The idea initially was just to call it Home, kind of more vaguely. And then my editor implored me to come up with something just a little more distinct. And so I was talking about it with Calvin Trillin, who is my kind of fairy godfather and the author of many wonderful books, and it was actually his suggestion to call it Always Home. I feel like I really owe him for the extra layer of strange prophetic-ness the title has. So that’s how that ended up happening.
BAF: I think you told me you’re 34, 35, I think?
Fanny Singer: 36. When I was writing it, I was, I guess, 33, 34.
BAF: So at that ‘ripe old age’ where’s your starting point? How do you begin the process?
Fanny Singer: I knew that it wasn’t going to be any kind of straightforward autobiography, so I wasn’t just starting at the beginning and writing through to this point in my mid-thirties. Mainly because I just don’t think I have a life that’s so interesting and distinguished that it needed or required that kind of narrative.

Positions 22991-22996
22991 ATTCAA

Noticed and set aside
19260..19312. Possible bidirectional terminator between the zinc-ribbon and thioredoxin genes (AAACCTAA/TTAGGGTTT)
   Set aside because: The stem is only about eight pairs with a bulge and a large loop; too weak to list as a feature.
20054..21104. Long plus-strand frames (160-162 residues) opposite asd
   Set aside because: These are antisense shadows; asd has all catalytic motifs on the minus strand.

I wanted it to be a very focused book that looked at the formation of my relationship to both food, but also an aesthetic sensibility, and its evolution. That to me is very, very tied to my relationship with my mother, and the restaurant, Chez Panisse. And then a few other key characters who had an enormous impact on the way that I think about food and the way that my palate has developed.
So it was actually like, I didn’t write it in any kind of start-to-finish way. Because it is in these vignette structures, and they’re not necessarily following along one from the next narratively, it allowed me the freedom to write about whatever subject I was thinking about or thrilling to in the moment, and then actually afterwards organize them in the book, the way that they are.
It was kind of the things as the stories that felt most salient to me, that I ended up writing. And there are plenty more. I mean, I could have written, I guess, a book twice as long. But at a certain point, you’re just like, “That’s enough. No one needs any more than that.”